Remember that BCS thing we used to play a role in? I’d be interested to hear your two pennies on ESPN’s new deal to take over coverage of its games in future years. I really don’t care what channel the games or on – that’s not my concern.
Personally I can’t stand the current system and would like to see a 6-8 team playoff. Funny thing is, I seem to remember a lot of people on ESPN expressing a similar sentiment. Now, I know that sports analysts are likely not consulted for their opinion when the network puts out an offer of this size, but ultimately a new BCS contract only extends our misery without a playoff that much longer. So by putting their money on the table is ESPN now part of the problem, or was an extension already inevitable making ESPN’s decision to bid an innocent business decision?
Also, did the BCS contract have to be renegotiated right now or would it have been possible to hold off and (ideally) discuss a playoff alternative that the NCAA could also make money off of? If the former applies, then I’m not sure how the BCS will ever go away when the TV contract is always renewed years before it is set to expire. Asking for people to act on something (i.e. installing a playoff system) that wouldn’t actually be implemented for years might be too much to ask…the motivated parties start to lose said motivation.
If ESPN hadn't won the BCS rights, Fox would have and the BCS would continue to exist as-is until 2015. The TV networks don't have much control over the format of the thing, they just broadcast it as-is. Any change will have to come from within, from presidents and ADs and coaches.
The solution, as always, is to root for outrage, disaster, and embarrassment. Your best bet this year is for Texas Tech to make the Big 12 championship game by beating Oklahoma only to see Missouri upset the Red Raiders, opening the door for Texas, which TT beat and didn't even win their own division.
Brian,I think that last number I saw for early enrollment was 7 recruits. How soon should Coach Rodriguez know that these kids are enrolled and coming to Michigan?The reason I ask is that if 7 kids enroll in December, the coaching staff could essentially stop recruiting them and really put the push on other prospects to rope in some last minute guys on the edge of interest with Michigan. Seems like this would be a huge advantage (and no bowl game either) for us with this class.Also, another thing that came to mind is the fact that Terrance Robinson is going to be available next year. I think this kid is going to have a huge impact on the team (assuming someone can get him the ball). What other redshirt freshman do you think could make an impact next year?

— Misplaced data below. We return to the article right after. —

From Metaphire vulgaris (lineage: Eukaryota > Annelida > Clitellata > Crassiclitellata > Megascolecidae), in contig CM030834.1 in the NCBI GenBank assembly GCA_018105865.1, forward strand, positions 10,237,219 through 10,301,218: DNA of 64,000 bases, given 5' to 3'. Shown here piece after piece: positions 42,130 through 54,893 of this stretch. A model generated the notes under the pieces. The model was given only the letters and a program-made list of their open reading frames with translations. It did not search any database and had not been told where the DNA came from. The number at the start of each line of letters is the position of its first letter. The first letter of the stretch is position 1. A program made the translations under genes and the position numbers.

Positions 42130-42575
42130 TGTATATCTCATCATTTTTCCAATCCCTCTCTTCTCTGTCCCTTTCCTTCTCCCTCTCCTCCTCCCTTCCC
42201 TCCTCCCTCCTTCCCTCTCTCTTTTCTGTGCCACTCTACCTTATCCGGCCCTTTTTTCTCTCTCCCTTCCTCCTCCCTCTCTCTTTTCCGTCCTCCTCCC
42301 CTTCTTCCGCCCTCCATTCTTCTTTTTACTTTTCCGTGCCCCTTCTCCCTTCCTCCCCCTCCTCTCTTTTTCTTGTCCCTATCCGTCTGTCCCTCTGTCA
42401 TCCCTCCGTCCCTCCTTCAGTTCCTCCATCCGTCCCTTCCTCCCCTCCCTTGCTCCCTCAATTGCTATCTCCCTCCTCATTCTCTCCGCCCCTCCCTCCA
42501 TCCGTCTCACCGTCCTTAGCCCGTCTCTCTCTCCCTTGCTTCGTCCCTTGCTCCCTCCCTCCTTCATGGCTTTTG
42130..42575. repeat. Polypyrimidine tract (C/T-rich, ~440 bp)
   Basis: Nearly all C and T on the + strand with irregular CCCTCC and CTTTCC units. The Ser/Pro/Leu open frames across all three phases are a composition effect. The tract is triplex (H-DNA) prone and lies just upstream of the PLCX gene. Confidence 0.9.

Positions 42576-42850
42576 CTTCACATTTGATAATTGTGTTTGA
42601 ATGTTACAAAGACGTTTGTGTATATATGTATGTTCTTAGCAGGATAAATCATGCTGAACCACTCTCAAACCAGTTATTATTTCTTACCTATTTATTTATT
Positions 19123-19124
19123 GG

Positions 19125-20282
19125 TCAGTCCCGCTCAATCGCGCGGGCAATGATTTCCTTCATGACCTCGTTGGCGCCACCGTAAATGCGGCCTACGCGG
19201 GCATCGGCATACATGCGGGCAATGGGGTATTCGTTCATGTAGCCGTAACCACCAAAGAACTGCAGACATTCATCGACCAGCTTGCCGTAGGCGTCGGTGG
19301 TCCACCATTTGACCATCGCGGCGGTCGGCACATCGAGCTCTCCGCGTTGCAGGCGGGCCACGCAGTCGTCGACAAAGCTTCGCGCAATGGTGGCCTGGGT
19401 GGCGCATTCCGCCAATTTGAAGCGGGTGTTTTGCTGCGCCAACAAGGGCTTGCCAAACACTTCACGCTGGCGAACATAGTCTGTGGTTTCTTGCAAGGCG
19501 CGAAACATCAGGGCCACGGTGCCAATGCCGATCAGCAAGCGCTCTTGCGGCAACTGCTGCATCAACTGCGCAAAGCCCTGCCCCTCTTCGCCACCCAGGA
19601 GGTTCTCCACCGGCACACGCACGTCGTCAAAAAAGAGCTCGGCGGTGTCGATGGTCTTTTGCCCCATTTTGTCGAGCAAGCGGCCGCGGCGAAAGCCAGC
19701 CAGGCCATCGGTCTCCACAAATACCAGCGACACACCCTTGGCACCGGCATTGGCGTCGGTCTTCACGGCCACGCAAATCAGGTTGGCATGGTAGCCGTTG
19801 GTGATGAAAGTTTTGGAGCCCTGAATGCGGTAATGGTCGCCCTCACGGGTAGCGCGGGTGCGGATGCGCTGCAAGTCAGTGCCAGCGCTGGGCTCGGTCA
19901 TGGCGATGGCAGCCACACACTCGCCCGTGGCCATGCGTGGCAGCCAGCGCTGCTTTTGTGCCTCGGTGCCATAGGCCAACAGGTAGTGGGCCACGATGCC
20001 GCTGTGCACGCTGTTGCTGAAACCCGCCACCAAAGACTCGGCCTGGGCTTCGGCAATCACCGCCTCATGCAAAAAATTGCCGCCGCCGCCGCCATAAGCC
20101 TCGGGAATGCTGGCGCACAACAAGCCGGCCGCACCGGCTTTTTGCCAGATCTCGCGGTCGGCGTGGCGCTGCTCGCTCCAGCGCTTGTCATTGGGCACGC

Depending on how the class falls out that number could be as high as ten; both Will Campbell and Vlad Emilien plan on hitting campus early. You are correct that once the kids enroll, which will be in late December, they can't decommit and are essentially locked in, though Michigan fans will remember that you can transfer after that semester without penalty other than an enforced redshirt. That's how Michigan landed Steven Threet.
So, yes, Michigan will have a lot of free time and a lot of kids they don't have to babysit, which should allow them to focus their efforts on a limited number of kids and hopefully finish the class out strong. The flipside of that is they have a lot of free time because they're 3-9.
Re: Robinson, I was pretty high on him based on the high school highlights I saw (and, of course, the sick "dream shake" you can see on youtube) and expect him to get a hefty slice of playing time. I'm also a fan of Odoms, though, and don't think we'll see an enormous amount of increased production from the spot except what better quarterback play provides.
Re: other redshirt freshman to make an impact:
- Ricky Barnum has been getting insider buzz like he is a serious candidate to start next year. With the emergence of Ferrara he's going to have a battle on his hands but if any of the freshmen OL break through it will probably be him.
- Brandon Smith has been getting similar buzz at safety, but I'm a little more skeptical of that. In high school he was regarded a great athlete that needed a lot of work and he's missed a ton of practice after undergoing an appendectomy this fall. I think he'll work into the rotation. He will likely trail Brown and Williams.